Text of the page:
In particular, LGBTQ people of color were more likely to hide their sexual orientation and gender identity from employers, with 12 percent removing items from their resumes (in comparison to 8 percent of white LGBTQ respondents) in the past year. Similarly, 18.7 percent of 18- to 24-year-old LGBTQ respondents reported removing items from their resumes (in comparison to 7.9 percent of 35- to 44-year-olds). Meanwhile, 15.5 percent of disabled LGBTQ respondents reported removing items from their resume (in comparison to 7.3 percent of nondisabled LGBTQ people). This finding may reflect higher rates of unemployment among people of color, disabled people, and young adults; it may also reflect that LGBTQ people who could also face discrimination on the basis of their race, youth, and disability feel uniquely vulnerable to being denied a job due to discrimination, or a combination of factors.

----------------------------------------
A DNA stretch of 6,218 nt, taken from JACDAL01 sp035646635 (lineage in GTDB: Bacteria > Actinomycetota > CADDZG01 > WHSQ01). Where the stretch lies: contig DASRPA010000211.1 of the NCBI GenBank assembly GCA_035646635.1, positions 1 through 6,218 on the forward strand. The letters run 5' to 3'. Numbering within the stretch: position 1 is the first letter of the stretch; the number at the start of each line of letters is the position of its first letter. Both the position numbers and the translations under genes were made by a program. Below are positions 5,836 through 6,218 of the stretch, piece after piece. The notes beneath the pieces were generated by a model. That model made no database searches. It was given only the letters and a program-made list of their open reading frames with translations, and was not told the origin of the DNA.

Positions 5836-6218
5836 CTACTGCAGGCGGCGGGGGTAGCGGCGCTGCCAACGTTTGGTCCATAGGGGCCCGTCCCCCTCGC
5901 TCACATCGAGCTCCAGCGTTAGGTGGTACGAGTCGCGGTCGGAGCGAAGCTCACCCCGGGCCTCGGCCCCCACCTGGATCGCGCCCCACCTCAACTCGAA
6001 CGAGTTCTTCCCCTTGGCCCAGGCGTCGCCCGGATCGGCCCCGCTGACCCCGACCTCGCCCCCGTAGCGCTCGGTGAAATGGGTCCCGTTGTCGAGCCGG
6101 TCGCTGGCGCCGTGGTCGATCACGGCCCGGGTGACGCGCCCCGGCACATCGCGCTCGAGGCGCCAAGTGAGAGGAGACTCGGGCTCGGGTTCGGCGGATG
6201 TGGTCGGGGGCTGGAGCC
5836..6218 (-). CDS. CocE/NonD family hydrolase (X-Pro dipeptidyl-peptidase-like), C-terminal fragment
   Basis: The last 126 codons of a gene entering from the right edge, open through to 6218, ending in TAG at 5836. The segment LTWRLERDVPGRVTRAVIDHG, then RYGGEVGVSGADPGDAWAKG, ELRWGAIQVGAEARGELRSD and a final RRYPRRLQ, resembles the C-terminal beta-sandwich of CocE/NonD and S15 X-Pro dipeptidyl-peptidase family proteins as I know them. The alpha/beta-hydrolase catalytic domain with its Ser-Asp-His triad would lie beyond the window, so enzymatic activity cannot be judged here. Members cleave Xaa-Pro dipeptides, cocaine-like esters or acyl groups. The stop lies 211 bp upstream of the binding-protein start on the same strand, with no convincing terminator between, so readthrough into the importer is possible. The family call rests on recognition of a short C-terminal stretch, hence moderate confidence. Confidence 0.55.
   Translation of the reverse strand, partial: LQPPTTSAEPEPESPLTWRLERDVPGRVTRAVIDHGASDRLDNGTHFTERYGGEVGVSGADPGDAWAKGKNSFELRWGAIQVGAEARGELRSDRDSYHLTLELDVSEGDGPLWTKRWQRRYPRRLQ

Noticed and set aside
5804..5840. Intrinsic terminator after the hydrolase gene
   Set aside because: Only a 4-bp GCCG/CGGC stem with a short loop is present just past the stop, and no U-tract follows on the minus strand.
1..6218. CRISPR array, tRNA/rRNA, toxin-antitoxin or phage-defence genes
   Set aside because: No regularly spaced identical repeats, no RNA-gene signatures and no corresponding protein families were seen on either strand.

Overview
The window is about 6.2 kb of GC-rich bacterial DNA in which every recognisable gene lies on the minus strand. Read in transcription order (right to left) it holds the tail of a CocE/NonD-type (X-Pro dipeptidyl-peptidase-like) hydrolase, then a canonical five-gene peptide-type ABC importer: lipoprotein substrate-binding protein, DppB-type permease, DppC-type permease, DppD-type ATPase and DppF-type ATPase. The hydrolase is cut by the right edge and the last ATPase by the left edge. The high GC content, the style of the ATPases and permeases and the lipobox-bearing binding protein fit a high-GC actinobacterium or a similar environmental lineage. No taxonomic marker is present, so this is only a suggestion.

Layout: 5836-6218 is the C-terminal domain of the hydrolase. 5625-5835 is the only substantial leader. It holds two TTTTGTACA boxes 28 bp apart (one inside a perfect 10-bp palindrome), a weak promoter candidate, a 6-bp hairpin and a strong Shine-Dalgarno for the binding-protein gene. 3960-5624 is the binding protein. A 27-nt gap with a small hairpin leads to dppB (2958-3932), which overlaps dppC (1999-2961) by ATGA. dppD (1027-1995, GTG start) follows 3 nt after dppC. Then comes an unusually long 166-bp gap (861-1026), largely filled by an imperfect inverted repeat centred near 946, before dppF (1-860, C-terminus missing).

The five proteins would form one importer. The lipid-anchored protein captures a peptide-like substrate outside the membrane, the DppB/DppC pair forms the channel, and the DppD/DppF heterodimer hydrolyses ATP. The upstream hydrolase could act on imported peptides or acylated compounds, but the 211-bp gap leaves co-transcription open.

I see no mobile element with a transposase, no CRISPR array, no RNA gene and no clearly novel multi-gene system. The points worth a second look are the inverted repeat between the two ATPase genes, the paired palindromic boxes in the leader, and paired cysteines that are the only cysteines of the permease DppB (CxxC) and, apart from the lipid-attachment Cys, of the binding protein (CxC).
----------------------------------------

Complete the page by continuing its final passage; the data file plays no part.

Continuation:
Legalizing Religious Based Discrimination

Federal Court Rules Mississippi Businesses Can Discriminate Against LGBTQ People

LGBTQ Discrimination in Tennessee

Info: Homophobia and Heterosexism

Map of State Religious Exemptions Laws

Handy Guide to Understanding Religious Exemption Laws

What Left-Handed People Can teach the LGBTQ Community

 

Unique Vulnerabilities in the Public Square

Discrimination, harassment, and violence against LGBTQ people (especially transgender people) has always been common in places of public accommodation, such as hotels, restaurants, or government offices. The 2015 United States Transgender Survey found that, among transgender people who visited a place of public accommodation where staff knew or believed they were transgender, nearly one in three experienced discrimination or harassment—including being denied equal services or even being physically attacked.